Your web application contains only one page. The corresponding HTML-generating render function
indexPage() has all the HTML boilerplate including basic HTML document layout, Bootstrap CSS inclusion, and styles. The
indexPage() function produces a horizontally and vertically centered ‘hero’ block with content.
Start building your HTML page by adding the following code in a new
views.kt file alongside the controller you just added:
The function producing meaningful content is
FlowContent.guestView(). Note that it is an extension function because HTML DSL components are available only within
FlowContent objects. You can read more about creating a DSL in Kotlin.
Update your controller’s
theAnswer() method to call
After you restart your app and refresh your browser, you should see the output from your template:
Deploy Spring Boot to Heroku
I know that feeling, you can’t wait to put ‘The Thing’ out there on the Internet and share it with your friends. It’s a good time to start deploying as you’ve built a welcoming page.
Please ensure that you have Heroku CLI installed.
Log in to Heroku. You can skip this step if it was done previously:
Then, create a new app with
You should see output like the following:
You’ll find Heroku automatically configures a
remote origin called
heroku. Running a
git push will trigger the build and deploy process automatically. It’s as simple as that!
At the moment, the default JVM Heroku uses is 1.8. You’ll need to create a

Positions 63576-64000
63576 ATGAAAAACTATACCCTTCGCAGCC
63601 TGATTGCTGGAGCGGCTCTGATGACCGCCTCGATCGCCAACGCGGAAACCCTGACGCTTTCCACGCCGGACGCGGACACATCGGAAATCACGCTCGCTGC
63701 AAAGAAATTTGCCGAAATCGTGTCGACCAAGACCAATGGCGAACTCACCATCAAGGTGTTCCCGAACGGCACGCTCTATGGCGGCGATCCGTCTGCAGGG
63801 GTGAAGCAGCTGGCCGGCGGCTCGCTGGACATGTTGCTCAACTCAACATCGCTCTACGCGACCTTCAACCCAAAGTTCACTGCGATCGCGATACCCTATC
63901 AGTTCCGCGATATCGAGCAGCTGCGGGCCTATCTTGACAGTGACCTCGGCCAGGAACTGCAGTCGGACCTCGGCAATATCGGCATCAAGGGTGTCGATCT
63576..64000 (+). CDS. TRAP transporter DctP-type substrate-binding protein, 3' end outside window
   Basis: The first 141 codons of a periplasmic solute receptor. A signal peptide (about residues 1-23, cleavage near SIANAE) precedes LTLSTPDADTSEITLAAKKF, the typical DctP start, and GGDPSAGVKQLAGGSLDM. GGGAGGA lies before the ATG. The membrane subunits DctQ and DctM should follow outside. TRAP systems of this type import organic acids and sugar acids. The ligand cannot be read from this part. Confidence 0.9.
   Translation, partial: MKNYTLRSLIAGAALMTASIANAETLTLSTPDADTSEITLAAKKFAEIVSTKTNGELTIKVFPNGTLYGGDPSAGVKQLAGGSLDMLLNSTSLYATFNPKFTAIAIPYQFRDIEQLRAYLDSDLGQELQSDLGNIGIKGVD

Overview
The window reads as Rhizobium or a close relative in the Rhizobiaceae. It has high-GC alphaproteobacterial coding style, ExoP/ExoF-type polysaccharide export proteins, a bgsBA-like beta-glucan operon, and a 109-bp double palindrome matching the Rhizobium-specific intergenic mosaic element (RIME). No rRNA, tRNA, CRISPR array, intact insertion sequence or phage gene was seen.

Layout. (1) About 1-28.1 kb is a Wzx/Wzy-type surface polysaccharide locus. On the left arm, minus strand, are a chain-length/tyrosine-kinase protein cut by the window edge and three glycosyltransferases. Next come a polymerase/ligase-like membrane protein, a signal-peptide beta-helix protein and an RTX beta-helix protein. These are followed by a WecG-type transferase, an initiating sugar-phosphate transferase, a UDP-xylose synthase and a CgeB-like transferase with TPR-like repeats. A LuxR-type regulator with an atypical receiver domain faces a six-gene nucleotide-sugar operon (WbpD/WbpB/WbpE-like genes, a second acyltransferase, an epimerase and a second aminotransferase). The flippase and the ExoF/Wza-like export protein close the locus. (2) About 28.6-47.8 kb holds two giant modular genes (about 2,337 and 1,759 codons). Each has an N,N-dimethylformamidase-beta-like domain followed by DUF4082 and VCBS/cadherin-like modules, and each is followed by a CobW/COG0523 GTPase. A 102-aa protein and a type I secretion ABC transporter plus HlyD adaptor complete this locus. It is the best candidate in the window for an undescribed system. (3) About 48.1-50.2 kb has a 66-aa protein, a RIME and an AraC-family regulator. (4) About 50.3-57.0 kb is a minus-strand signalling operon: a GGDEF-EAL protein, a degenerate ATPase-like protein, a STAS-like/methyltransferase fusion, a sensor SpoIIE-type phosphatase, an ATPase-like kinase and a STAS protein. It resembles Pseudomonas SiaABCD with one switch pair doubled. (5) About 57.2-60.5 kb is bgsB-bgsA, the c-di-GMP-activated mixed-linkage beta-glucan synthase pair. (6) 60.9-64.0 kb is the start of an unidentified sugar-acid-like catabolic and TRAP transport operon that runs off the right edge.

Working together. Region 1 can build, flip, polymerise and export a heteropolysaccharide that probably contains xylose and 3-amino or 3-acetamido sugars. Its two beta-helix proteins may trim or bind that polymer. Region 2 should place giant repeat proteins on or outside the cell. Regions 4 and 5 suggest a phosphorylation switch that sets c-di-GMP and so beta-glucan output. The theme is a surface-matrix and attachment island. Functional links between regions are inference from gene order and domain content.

system.properties file in your application root to provide the desired version:
Then commit your changes:
Then, deploy to Heroku:
Heroku will build from source once your code is pushed.
Once your application is deployed, it can be easily accessed by running
heroku open. This command opens a new web browser window and navigates to its URL.
Every time you want to deploy your web application, simply push your source code by running
git push heroku main.
Protect Your Spring Boot Application
Many services have a “user’s area” - part of the website or content visible only to the members. In this application, the content of the index page depends on the user login state. Logged in users can see The Answer while guests are invited to sign in. This user registration and login bit might sound trivial but in fact, it causes a number of very serious questions not easy to find answers:
- Where do I store user’s personal data such as name, email, etc.? Is it another table, another database, another type of database, or as a microservice?
- Do I encrypt data, if so what algorithm should I use? Where do I keep encryption keys? Ask yourself if you understand cryptography enough to make the right decision.
- How do I hash passwords? Do I need salt and pepper to cook it right?